# How can I memoize the result of o[i] and at the same time force u to be incremented whenever o[i] is called?

I am working on the following code:

f[1] = Cos[t];
f[2] = Sin[t];
f[3] = 1.2 Cos[1.2 Pi t];
f[4] = 1.2 Sin[1.2 Pi t];
f[5] = 1.7 Cos[1.7 Pi t];
f[6] = 1.7 Sin[1.7 Pi t];
u = 0;
s = 0.1;

o[n_] := (o[n] = Table[{f[2 n - 1], f[2 n]}, {t, 0, 2 Pi, s }]; u++)

o[1];
o[2];
o[3];
u


If I run it, it outputs $$u=3$$ correctly. But if I run it again, it outputs $$u=0$$. What is going on here? I understand that $$u$$ is defined as $$0$$ in the beginning of the code, but shouldn't re-running it increment $$u$$ three times again and $$u$$ should be $$3$$?

How can I force $$u$$ to be incremented when calling o[1] after o[1] has been defined? I know I could use $$\text{Clear["Global*"]}$$ in the beginning of the code, but it would be nice to use the memoization in there too.

• Because the code for o[1], o[2], o[3] is different after memoization. You can check with ? o or Downvalues[o]. Dec 5 '21 at 20:44
• @MichaelE2 Can't I force o[i] it to increment everytime, even when it is declared? I am trying o[n_] := (o[n] = (u++; Table[{f[2 n - 1], f[2 n]}, {t, 0, 2 Pi, s }])) but this is also not working. Dec 5 '21 at 20:53
• Update your question to be how to do that. I think it's ok to change it at this point, since no one has answered (and the answer to the current one is rather simple). How to do it is a more interesting question, anyway. Dec 5 '21 at 20:56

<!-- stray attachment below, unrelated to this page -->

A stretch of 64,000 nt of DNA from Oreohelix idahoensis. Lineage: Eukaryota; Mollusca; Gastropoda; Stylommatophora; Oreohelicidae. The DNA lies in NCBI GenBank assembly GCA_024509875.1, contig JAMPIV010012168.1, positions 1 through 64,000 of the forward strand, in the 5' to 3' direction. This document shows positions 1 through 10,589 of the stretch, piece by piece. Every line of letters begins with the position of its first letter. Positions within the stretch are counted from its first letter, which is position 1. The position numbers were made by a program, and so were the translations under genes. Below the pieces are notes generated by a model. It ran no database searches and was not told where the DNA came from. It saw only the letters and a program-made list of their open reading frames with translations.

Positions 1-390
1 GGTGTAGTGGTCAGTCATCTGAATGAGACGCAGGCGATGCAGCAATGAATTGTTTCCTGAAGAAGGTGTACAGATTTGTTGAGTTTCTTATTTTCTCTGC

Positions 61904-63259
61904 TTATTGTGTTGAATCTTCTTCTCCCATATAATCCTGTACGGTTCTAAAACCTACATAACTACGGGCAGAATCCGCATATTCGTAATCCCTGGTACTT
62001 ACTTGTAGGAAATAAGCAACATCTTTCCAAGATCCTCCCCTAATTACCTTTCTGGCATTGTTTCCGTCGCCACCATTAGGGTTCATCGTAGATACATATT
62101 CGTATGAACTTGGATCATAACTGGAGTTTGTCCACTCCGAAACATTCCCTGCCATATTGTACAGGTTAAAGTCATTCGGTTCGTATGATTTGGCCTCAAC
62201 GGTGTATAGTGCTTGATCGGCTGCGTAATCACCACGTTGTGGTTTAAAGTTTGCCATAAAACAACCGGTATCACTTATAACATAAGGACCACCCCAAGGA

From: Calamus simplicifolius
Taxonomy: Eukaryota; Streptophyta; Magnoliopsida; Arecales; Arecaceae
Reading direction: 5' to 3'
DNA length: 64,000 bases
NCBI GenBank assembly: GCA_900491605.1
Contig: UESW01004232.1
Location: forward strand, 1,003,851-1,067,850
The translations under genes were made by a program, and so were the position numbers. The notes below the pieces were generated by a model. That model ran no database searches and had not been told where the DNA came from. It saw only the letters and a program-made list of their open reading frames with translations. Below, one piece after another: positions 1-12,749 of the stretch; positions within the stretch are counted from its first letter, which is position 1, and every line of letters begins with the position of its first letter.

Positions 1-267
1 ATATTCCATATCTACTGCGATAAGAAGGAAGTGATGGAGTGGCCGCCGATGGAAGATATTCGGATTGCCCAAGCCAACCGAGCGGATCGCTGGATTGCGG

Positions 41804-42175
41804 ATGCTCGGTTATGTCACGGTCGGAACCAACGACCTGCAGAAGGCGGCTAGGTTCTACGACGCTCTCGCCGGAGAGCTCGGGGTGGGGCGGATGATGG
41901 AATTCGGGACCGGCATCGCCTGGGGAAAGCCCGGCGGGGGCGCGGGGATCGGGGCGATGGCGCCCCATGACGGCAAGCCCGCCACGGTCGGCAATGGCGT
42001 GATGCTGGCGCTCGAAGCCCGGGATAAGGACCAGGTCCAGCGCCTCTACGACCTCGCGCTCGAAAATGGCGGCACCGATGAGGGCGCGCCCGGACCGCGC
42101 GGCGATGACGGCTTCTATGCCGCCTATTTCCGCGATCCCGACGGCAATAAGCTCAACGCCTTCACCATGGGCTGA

• @MichaelE2 Done. I wasn't too sure about what to ask so I guess this is could come up with. Dec 5 '21 at 20:59
• I thought you would add "How can I memoize the result of o[i] and at the same time force u to be incremented whenever o[i] is called?" (Unless I've misunderstood what your question is.) Dec 5 '21 at 21:02

Introducing a new memoized variable,om, allows it to be done like this

u = 0;
Clear[o, om]
om[n_] := (Pause[1];
om[n] = Table[{f[2 n - 1], f[2 n]}, {t, 0, 2 Pi, s}])
o[n_] := (u++; om[n])

First@*AbsoluteTiming@*o  /@ {1, 2, 1, 2}  (* {1.00142, 1.56995, 3.*10^-6, 2.*10^-6} *)
u  (* 4 *)


The Pause is there only to make the first evaluation expensive. AbsoluteTiming shows the expensive evaluation is performed the first time and the memoized value is returned thereafter. And the counter works.

Memoization, as I understand it (I'm not broadly versed in programming concepts), usually redefines the specific function call to be the computed output value. In Mathematica, we can make any definition we like, including adding side effects to a memoized call:

mem : o[n_] :=
With[{res = Table[{f[2 n - 1], f[2 n]}, {t, 0, 2 Pi, s}]},
mem := ( (* define the memoized actions *)
u++;
(* other code if desired; *)
res); (* return value last *)
mem
];


Notes: mem represents the call, for instance o[1]. We have to use SetDelayed to make the new definition for mem (or o[1] etc.). Also, the side effect u++ should occur on the first call, so the return value of o[n_] comes from calling mem after it has be defined.

Example:

u = 0;
o[1];
o[2];
o[3];
u
(* 3  *)

o[1];
u
(*  4  *)
`